India and the US concluded the signing of the fourth and last foundational BECA agreement this week which, as per the Trump administration, was essential to transfer high-end technology and platforms, including drones. The Trump administration has also amended the rules that restrict the sale of military-grade drones to foreign partners like India.
The Indian government has resisted American pressure over the purchase of state-of-the-art armed Predator-B drones, also called the MQ-9 Reaper, during the recently held 2+2 ministerial-level dialogue in New Delhi. The armed drone is capable of carrying four Hell-Fire missiles and two 500-pound laser-guided bombs.
Highly placed government sources in New Delhi told Sputnik that several reasons have been conveyed to the visiting ministers for not making a decision “in a hurry” on the proposal, which the Trump administration made in 2017.
“The deal is valued at around $3 billion. Financial constraint is one of the major reasons behind the decision, besides we are still evaluating the advantage that our armed forces can receive from these drones”, sources told Sputnik.
Officials admitted that there is “no consensus over the usefulness”, while adding that the sale of these armed drones was at the top of the agenda on the American side during the 2+2 ministerial meeting earlier this week, when US Secretary of State Mike Pompeo and Defence Secretary Mark Esper travelled to New Delhi to meet their Indian counterparts.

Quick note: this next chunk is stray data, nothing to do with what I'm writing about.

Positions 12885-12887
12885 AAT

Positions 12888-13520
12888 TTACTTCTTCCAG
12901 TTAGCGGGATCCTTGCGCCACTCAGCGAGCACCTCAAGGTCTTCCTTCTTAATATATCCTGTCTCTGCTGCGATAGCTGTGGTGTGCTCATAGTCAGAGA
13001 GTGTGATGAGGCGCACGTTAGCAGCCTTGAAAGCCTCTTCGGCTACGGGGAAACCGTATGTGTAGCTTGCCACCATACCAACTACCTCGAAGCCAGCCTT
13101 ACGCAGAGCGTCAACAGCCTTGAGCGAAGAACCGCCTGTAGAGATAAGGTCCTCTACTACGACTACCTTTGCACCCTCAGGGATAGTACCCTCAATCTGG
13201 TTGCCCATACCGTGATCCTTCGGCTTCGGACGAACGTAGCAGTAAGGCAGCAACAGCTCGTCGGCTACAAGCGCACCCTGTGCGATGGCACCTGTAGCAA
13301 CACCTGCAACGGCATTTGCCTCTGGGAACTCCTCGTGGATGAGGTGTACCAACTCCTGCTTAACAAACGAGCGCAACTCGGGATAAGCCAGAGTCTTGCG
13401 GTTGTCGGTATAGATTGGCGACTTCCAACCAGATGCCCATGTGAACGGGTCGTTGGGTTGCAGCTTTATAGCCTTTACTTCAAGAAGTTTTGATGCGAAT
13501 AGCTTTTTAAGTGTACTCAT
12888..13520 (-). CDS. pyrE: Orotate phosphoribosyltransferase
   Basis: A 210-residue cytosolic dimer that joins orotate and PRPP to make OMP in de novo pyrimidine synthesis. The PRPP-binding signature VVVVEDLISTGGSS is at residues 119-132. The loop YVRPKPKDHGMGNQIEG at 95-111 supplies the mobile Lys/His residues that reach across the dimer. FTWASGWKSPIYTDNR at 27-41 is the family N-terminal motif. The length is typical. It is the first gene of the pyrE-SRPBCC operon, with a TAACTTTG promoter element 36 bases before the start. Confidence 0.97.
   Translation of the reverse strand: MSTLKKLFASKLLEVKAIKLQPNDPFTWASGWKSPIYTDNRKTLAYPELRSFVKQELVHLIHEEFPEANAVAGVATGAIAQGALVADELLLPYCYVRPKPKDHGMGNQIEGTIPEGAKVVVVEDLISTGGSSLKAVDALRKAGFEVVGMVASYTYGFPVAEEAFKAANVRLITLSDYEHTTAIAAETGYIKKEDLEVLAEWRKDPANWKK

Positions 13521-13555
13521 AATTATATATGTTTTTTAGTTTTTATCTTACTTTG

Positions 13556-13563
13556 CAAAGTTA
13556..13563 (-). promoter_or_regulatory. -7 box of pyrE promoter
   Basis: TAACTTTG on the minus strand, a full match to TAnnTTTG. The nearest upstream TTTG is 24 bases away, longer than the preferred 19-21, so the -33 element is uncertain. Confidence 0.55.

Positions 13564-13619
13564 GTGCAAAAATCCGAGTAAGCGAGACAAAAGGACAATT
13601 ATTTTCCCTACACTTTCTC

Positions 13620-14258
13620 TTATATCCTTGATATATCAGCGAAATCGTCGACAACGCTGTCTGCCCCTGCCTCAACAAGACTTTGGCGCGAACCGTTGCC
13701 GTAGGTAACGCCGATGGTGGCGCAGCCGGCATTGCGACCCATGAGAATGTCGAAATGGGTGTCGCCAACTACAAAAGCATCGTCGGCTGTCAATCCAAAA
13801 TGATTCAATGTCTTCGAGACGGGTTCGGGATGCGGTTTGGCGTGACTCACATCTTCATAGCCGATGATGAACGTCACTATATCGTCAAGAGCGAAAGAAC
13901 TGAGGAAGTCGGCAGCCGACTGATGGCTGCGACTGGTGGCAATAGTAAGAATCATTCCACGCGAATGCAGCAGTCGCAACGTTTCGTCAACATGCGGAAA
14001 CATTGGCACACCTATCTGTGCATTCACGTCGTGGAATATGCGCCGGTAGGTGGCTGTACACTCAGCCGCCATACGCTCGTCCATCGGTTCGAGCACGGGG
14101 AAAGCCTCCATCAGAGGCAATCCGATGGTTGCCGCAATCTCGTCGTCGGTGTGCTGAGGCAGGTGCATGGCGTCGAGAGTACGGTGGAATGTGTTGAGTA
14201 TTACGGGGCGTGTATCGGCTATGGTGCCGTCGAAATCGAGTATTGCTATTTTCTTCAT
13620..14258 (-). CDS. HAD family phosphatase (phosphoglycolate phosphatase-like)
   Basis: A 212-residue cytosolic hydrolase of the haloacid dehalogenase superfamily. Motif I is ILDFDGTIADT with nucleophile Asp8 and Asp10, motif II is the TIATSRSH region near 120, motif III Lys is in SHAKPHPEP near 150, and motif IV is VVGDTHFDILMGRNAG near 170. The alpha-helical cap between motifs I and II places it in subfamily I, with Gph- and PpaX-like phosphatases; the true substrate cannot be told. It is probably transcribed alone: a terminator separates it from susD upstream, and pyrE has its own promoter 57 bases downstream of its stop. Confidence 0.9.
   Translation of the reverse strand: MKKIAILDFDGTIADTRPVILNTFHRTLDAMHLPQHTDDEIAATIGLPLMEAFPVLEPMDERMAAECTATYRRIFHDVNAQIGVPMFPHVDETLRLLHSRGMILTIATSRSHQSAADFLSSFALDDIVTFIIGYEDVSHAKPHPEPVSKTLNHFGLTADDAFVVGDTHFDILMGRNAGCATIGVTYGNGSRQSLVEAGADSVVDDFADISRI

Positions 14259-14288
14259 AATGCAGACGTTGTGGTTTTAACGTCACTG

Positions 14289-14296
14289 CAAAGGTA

During a joint press briefing at Hyderabad House in New Delhi, US Secretary of Defence Mark Esper had stated that the two countries look forward to advancing sales for key defence platforms, including fighter aircraft and unmanned aerial systems.
India showed interest in the procurement of military drones from General Atomics in 2015, which was declined by the Obama administration. A modified proposal was re-sent to the US after the Trump administration amended rules in 2017 that restrict the sale of military-grade drones to foreign partners like India.
The inhibition towards American armed drones comes as India unveiled its most secretive armed drone “Ghatak” (“Lethal”) earlier this month. India’s state-funded Aeronautical Development Establishment also expressed interest in the manufacturing and assembling of airframes of a scaled-down model of Ghatak in September.
Addressing the media on Air Force Day in the first week of October, Indian Air Force Chief R.K.S. Bhadauria emphasised that drones are an important part for surveillance and intelligence gathering. “However, once the conflict starts, they do become susceptible to enemy action, which is a known fact”, the air chief marshal added.
Experts believe that India does not have a pressing need for armed drones as the country is not fighting any adversary in permissive airspace: the Indian Air Force primarily wants to keep an eye on the movement near the border with China and Pakistan while operating its drones from Indian Air Space.